POLITICS

The 'Unskewed Polls' Guy Thinks Clinton Will Win

And that the polls are mostly unskewed.

Dean Chambers, who made a name for himself “unskewing” the polls in 2012 to give Republican presidential candidate Mitt Romney more favorable results, has come to view political polling with a bit less suspicion and believes that Hillary Clinton is the favorite to win the White House.

“I would look at the RealClearPolitics no tossups map, they’re saying 273 [electoral votes] for Hillary,” Chambers, who founded the now defunct UnSkewPolls.com, told The Huffington Post in an interview. “My best guess is that’s probably pretty close.” In that scenario, predicted by RealClearPolitics’ polling aggregator, Clinton ekes out a narrow win by carrying Colorado, Wisconsin, Michigan, Virginia and New Hampshire.

“I think we can all agree that the polls are getting much closer and if that trend continues it could be very close on Election Day,” Chambers said, though added that Clinton’s advantage over Republican nominee Donald Trump in early voting will likely provide her an edge.

“I hear some Trump supporters saying that Trump is going to get a much higher result than polls are suggesting,” Chambers continued, “but I don’t have any basis to agree with that. If you’re trying to construct a scenario where Trump wins, you need five more electoral votes. Virginia, Colorado and New Hampshire seems likely to go to Hillary.”

Chambers’ attempts to “unskew” presidential polling in 2012 earned him a following from conservatives who clung to his favorable predictions of Romney’s ultimately doomed campaign, and from pollsters who viewed his techniques with skepticism and scorn. Since that time “unskew” has become social media shorthand for undoing the results of anything deemed undesirable or unfavorable.

After the election, Chambers started barackofraudo.com, a short-lived venture which speculated about the impact that election fraud may have had on the 2012 election.

“Well the problem with vote fraud is many of us believe it does happen but it’s tough to prove,” Chambers said.  

Chambers contended that while voter fraud is hard to prove ― indeed studies have shown voter fraud to be an exceedingly rare occurrence ― the ability to commit it suggests it is more widespread than is reported.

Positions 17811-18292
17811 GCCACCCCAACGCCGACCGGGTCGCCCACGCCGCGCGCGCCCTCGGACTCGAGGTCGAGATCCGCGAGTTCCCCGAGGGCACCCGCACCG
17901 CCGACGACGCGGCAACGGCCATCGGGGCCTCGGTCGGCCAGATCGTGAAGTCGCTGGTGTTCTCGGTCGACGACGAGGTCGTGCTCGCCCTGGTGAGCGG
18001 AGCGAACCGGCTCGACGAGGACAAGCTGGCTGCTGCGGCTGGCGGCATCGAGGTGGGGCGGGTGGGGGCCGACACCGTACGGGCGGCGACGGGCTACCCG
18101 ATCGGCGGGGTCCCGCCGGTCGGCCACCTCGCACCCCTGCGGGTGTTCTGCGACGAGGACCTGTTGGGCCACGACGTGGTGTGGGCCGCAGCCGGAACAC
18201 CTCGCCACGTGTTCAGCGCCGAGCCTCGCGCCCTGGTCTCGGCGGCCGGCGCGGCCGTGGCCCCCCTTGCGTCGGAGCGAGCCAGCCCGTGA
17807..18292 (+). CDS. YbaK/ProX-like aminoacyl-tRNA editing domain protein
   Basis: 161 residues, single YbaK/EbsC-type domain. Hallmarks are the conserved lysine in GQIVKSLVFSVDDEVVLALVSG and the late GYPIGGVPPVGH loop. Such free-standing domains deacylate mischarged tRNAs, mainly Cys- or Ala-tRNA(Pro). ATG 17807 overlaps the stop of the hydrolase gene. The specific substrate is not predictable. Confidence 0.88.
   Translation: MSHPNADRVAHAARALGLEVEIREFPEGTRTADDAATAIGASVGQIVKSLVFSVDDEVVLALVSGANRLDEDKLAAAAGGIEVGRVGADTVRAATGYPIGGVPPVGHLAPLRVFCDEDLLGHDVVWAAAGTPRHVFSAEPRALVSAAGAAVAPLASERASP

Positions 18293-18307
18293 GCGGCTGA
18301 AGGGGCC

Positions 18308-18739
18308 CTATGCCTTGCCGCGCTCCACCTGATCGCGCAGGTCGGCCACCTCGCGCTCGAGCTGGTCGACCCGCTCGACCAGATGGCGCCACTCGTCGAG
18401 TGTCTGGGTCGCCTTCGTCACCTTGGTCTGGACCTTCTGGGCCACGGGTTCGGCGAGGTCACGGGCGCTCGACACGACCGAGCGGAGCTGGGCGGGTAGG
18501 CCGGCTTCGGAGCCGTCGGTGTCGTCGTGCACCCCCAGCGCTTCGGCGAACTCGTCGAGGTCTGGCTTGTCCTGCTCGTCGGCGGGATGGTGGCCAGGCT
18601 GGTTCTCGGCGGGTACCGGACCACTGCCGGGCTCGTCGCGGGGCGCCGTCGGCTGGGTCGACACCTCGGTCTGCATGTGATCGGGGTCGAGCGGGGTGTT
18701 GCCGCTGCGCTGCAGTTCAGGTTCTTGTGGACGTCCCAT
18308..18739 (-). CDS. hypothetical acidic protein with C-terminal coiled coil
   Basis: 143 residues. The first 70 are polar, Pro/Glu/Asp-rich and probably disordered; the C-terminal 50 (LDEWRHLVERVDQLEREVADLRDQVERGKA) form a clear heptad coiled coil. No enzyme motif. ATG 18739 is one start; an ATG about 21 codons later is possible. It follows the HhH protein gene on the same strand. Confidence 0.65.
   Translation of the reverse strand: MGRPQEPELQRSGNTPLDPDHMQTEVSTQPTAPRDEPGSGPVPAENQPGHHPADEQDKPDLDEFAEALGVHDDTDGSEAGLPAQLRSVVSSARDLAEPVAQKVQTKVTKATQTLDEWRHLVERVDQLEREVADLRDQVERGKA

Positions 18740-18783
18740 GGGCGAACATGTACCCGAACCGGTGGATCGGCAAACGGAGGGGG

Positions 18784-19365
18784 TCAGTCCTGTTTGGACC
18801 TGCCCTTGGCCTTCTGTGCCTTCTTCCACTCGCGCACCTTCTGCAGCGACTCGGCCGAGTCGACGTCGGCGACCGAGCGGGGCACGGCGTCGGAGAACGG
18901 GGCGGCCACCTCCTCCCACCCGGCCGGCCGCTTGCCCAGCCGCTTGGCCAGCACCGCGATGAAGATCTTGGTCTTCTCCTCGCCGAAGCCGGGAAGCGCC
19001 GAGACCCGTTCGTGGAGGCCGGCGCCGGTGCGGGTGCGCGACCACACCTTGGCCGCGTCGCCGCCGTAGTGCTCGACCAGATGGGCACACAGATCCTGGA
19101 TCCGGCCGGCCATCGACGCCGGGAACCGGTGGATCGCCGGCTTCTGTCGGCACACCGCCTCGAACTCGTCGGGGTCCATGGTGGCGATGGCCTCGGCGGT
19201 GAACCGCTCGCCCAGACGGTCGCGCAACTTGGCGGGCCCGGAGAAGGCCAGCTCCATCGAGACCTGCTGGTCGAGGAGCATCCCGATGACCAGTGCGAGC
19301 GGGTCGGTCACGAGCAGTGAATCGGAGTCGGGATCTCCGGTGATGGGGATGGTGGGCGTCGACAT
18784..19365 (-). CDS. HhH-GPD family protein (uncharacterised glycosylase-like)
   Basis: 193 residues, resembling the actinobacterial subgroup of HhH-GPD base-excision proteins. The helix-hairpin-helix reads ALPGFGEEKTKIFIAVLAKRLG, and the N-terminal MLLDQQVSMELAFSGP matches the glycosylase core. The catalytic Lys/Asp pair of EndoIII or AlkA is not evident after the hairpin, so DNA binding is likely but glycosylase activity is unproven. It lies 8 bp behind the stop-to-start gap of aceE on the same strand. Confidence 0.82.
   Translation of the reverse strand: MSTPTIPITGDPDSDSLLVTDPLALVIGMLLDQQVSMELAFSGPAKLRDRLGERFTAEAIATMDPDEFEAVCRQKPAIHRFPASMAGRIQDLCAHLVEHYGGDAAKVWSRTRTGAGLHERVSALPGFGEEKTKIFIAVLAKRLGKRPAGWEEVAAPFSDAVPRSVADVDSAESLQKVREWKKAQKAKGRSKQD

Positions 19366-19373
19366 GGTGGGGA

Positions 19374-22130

“I think the main message that people missed with the whole scandal over ACORN is that they weren’t just submitting voter registrations to pad numbers, they were showing you could submit a voter registration for someone that doesn’t really exist,” Chambers said, referencing the 2009 controversy stemming from conservative activist James O’Keefe’s hidden-camera sting operation against the now-shuttered Association of Community Organizations for Reform Now.

“How much of this actually goes on, I don’t know,” Chambers conceded.

That said, Chambers said he believes the results of the election will be “mostly valid,” but reiterates that the polling challenge is predicting “who exactly is going to vote and what exactly it’s going to look like. If you look at the various demographic groups in the election, a 2 percent movement in one way or another can have a big impact.”   

Chambers, for his part, believes that his inaccurate predictions in 2012 were not the result of self-delusion but a healthy skepticism about the imprecise science of polling.

“Part of what was a challenge was to predict who was going to turn out to vote versus who actually ended up turning out,” Chambers said. With that caveat in mind, Chambers reiterates that the race is still Clinton’s to lose. “If had to guess, it’ll probably by 3, 4 percent in favor of Democrats and the popular vote will be pretty close.”

Ultimately, Chambers says, he just wants the democratic process preserved.

“We don’t want real votes suppressed and we want real votes allowed,” he said.